Take m = 5 kg; k = 1000 N/m; f = 50 N; ω = 4ω n , x(0) = 5 cms;

.

c x

m x

+

kx

= f sinω t

.

x (0) = 0.

Develop a plot for the solutions corresponding to the seven ξ values and comment on the plots obtained.

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2. Simple Pendulum θ
l
m

Example Compute and plot the linear response of a simple pendulum having a mass of 10 grams and a

.

length of 5 cms. The initial conditions are θ (0) = 90° and θ Also compare the generated plot with the nonlinear plot.

(0)

=

0

Solution

The differential equation of motion for the simple pendulum without any damping is given by

θ

=

(

g

l

) sinθ

If we consider the system to be linear, i.e., for small angles,

sinθ = θ

So the linearized version of the above non-linear differential equation reduces to

θ

=

(

g

l

)θ

The above equation is a second order, constant-coefficient differential equation. In order to use MATLAB to solve it, we have to reduce it to two first order differential equations as MATLAB uses a Runge-kutta method to solve differential equations, which is applicable only for first order differential equations.

Let

θ

.

θ

= y(1)

= y (2)

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When the values of ‘theta’ and the first derivative of ‘theta’ are substituted in the second order linearized differential equation, we get the following two first order differential equation:

For a nonlinear system,

sinθ ≠ θ

.

y( )

1

=

y(

2

)

The second order non-linear differential equation reduces to the following, two first order differential equation:

MATLAB Code

 . y (1) = y (2) . y (2) = ( −g / l ) sin( y (1))

The MATLAB code is written following the procedure adopted to solve the spring-mass-damper system. For the linear case the function file is saved as ‘linear.m’.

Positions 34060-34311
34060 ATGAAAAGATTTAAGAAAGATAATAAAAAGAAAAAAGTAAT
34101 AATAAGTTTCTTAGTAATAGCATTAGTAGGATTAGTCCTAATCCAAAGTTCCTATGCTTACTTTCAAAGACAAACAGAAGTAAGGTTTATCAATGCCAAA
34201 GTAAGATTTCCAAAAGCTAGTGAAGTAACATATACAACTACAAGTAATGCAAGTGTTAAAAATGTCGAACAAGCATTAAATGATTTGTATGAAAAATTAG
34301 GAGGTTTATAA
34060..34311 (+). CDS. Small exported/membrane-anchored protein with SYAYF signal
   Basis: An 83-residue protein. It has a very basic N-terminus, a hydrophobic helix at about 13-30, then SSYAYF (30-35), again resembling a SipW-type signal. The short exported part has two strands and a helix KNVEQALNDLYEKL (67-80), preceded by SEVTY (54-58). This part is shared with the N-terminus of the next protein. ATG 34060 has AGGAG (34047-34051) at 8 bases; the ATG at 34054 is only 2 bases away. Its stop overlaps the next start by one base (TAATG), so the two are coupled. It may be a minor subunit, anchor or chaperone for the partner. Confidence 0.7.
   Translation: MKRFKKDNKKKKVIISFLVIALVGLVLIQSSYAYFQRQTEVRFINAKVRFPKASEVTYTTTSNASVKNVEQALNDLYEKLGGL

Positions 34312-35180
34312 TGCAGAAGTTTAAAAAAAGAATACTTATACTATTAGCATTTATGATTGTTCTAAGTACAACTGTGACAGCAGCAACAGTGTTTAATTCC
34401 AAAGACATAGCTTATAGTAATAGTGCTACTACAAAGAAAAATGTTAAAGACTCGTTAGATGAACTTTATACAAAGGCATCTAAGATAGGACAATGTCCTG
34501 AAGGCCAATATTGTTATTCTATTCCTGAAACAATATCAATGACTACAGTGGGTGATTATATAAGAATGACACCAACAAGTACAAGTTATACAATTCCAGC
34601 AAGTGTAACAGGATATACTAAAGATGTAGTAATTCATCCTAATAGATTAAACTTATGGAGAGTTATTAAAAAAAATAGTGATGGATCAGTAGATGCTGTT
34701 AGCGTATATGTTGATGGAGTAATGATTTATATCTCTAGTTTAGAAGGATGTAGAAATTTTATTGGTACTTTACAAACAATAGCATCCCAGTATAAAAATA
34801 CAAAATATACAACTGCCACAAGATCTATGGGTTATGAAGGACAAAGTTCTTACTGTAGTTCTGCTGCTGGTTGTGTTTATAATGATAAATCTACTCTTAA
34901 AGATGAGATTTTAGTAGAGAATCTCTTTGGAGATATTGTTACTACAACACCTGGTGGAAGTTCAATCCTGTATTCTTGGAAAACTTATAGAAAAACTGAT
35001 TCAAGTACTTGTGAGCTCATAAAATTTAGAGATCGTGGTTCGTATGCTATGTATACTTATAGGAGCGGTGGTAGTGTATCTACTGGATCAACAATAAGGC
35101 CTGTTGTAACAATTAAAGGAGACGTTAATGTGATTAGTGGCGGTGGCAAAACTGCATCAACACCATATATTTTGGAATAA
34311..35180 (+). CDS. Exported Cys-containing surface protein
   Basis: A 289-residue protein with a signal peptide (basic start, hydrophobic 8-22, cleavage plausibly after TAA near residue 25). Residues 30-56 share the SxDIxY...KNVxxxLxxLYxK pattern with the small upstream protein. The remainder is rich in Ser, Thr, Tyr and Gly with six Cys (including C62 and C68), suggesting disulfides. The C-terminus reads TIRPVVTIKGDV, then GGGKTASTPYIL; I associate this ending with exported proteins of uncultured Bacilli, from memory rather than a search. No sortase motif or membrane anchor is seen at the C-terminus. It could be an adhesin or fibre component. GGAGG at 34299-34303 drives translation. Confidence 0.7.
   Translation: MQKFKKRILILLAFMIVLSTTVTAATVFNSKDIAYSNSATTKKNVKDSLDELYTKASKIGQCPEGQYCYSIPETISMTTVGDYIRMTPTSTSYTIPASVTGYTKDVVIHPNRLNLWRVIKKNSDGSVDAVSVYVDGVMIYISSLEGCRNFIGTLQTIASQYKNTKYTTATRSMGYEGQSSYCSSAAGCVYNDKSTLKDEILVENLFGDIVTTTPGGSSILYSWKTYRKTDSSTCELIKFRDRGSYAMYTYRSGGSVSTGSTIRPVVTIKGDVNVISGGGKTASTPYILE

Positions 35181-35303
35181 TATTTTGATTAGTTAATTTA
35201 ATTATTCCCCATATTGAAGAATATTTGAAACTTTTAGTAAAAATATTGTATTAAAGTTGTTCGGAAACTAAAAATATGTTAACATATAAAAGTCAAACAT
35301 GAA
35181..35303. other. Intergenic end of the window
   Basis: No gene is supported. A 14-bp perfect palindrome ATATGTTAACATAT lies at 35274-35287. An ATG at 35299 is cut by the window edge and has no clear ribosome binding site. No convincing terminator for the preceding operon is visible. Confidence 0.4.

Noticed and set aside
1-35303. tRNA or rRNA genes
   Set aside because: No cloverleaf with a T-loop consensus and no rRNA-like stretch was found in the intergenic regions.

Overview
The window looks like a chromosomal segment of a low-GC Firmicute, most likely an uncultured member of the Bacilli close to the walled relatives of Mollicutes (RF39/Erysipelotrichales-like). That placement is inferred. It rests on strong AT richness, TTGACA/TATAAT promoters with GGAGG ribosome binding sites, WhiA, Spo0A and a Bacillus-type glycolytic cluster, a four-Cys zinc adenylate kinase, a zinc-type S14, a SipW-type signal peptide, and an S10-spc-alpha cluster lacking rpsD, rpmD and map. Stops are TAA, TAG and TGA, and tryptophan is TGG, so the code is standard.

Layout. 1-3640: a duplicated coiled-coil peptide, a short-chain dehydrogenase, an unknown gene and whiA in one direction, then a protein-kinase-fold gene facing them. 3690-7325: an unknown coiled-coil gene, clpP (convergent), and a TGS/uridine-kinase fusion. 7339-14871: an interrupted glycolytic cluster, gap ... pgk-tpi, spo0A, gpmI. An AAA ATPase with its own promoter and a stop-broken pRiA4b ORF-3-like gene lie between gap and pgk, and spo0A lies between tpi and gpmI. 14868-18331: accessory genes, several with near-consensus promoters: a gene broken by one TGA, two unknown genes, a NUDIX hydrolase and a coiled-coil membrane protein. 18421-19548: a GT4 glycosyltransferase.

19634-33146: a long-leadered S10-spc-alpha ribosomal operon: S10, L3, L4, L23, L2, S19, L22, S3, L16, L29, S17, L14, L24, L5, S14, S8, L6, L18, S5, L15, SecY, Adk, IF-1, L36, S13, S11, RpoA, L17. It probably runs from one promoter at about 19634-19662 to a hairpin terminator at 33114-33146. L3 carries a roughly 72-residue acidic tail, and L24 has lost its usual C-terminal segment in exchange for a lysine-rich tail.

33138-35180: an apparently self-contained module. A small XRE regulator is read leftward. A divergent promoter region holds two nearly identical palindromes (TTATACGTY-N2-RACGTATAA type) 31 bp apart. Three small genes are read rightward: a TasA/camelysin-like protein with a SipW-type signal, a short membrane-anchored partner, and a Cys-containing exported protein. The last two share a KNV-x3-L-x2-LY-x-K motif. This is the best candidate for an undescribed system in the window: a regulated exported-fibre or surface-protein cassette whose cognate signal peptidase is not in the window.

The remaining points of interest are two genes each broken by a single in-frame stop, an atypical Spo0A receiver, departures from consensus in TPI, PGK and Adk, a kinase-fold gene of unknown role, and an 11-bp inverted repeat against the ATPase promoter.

function yp = linear(t,y) yp = [y(2);((-g/l) *(y(1)))];

In this example, the value of ‘l’ is chosen to be 5 cms. So the value of ‘g/l’ turns out to be –196.2 per square second. Note that since the mass and the length are expressed in grams and centimeters respectively, the value of the acceleration due to gravity ‘g’ is taken to be 981 cms per square second. Substitute this value in the above MATLAB code.

For the nonlinear case, open a new M-file to write a separate function file for the nonlinear differential equation. In this case the function file is saved as ‘nonlinear.m’.

function yp = nonlinear(t,y) yp = [y(2);((-g/l) *sin(y(1)))];

The main code should be written in a separate M-file, which will actually call the above function files, solve the derivatives stored in them and plot the required result.

tspan = [0 5]; y0 = [1.57;0]; [t,y] = ode45('linear',tspan,y0)

plot(t,y(:,1))

grid on; xlabel(‘Time’) ylabel(‘Theta’) title(‘Theta Vs Time’) hold on;

23

‘tspan’ represents the time interval and ‘y0’ represents the initial condition. Note that the value of θ in the initial conditions must be expressed in radians.

Now run the code for the linearized version of the simple pendulum. A plot of ‘theta’ versus ‘time’ will be obtained. The ‘hold’ command in the code freezes the plot obtained. This command is used so that the nonlinear version can also be plotted in the same graph. After running the program for the linear version, change the name of the function in the third line of the main code from ‘linear’ to ‘nonlinear’. By doing this, the Ode45 command will now solve the nonlinear differential equations and plot the result in the same graph. To differentiate between the linear and the non-linear curve, use a different line style.